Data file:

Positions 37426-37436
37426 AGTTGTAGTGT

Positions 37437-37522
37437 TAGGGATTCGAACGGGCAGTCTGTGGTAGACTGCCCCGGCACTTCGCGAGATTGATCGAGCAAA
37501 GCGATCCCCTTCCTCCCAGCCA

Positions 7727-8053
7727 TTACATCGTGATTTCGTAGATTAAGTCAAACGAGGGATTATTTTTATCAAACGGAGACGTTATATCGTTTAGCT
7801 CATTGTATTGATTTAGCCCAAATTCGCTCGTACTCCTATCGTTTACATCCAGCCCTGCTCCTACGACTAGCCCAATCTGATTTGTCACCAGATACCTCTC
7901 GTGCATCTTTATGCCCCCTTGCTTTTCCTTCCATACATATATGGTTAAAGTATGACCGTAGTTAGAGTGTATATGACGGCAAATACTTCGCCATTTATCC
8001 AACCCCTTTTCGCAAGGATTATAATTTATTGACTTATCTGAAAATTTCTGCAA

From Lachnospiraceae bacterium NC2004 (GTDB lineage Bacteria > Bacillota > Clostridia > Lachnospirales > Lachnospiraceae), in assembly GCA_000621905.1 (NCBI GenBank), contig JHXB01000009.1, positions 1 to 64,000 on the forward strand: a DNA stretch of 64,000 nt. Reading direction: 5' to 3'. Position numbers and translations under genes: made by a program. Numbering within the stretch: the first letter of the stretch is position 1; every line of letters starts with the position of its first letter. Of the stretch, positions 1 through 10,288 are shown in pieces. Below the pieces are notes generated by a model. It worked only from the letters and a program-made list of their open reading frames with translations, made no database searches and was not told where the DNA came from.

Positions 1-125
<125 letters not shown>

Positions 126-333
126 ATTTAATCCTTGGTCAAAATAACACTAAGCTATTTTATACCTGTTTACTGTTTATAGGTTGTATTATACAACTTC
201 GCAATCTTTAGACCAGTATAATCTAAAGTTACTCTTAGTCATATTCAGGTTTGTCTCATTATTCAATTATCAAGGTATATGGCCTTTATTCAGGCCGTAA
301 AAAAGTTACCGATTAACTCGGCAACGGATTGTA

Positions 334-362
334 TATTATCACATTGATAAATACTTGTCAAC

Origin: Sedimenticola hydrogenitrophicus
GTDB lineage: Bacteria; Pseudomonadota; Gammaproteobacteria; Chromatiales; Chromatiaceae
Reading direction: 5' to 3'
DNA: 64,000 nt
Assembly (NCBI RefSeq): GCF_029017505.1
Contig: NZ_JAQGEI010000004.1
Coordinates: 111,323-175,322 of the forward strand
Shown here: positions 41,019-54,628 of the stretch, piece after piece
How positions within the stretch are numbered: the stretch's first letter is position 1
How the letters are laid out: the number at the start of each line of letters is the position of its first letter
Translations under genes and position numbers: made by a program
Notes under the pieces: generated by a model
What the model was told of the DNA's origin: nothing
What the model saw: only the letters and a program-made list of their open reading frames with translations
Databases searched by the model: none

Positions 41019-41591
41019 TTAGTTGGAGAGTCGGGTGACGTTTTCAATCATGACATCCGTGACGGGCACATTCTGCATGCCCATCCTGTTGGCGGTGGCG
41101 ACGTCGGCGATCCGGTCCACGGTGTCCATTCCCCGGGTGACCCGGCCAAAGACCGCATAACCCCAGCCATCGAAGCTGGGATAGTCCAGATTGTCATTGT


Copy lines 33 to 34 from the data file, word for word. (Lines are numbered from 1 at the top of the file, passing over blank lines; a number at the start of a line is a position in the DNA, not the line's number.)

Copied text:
What the model saw: only the letters and a program-made list of their open reading frames with translations
Databases searched by the model: none